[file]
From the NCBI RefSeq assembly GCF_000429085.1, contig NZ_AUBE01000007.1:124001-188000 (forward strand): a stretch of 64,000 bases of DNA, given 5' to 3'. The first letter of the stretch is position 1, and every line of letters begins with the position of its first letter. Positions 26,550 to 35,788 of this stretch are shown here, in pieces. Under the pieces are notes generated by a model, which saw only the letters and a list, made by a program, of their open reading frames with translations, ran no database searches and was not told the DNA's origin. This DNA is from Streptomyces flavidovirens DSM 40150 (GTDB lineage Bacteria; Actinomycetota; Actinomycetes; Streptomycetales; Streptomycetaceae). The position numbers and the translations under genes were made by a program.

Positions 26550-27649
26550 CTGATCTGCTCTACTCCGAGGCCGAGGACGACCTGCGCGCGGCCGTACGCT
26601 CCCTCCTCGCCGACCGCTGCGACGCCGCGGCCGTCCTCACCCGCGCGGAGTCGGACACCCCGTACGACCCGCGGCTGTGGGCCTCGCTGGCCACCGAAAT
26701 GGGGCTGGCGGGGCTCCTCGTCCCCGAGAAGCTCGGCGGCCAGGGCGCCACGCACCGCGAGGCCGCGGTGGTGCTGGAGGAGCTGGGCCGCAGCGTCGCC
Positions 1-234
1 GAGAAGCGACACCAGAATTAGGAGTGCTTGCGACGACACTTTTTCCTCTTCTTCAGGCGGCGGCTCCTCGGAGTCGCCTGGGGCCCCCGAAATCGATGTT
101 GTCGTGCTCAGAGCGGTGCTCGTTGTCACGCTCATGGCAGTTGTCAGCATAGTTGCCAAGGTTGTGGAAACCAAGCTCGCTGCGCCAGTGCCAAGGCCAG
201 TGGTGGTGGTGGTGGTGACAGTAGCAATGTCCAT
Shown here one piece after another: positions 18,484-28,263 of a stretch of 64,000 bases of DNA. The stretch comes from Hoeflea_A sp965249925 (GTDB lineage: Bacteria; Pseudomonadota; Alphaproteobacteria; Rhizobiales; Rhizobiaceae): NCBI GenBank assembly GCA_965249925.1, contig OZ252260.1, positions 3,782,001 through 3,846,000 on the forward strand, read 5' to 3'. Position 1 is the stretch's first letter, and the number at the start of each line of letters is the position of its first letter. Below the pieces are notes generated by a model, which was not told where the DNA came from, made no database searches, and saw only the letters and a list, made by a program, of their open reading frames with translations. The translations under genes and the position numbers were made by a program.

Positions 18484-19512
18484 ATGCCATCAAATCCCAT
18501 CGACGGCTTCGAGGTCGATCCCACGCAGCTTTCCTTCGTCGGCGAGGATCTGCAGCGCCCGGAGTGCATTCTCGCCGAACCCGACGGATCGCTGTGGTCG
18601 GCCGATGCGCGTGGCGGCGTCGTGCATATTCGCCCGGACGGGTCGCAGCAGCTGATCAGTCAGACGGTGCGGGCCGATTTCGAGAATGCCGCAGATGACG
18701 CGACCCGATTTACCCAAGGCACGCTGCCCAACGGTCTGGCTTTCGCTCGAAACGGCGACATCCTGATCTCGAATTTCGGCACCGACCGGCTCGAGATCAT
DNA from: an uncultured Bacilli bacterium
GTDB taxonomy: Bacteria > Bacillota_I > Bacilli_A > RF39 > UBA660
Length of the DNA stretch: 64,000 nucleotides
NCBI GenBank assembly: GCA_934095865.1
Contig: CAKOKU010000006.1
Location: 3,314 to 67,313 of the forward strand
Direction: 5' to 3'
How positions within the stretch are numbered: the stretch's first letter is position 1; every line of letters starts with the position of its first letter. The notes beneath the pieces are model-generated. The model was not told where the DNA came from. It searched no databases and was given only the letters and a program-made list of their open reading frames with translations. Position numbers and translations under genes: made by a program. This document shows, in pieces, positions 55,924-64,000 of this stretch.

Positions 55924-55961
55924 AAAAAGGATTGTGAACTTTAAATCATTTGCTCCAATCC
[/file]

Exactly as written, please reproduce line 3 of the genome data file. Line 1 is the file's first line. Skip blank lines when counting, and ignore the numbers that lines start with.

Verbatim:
26550 CTGATCTGCTCTACTCCGAGGCCGAGGACGACCTGCGCGCGGCCGTACGCT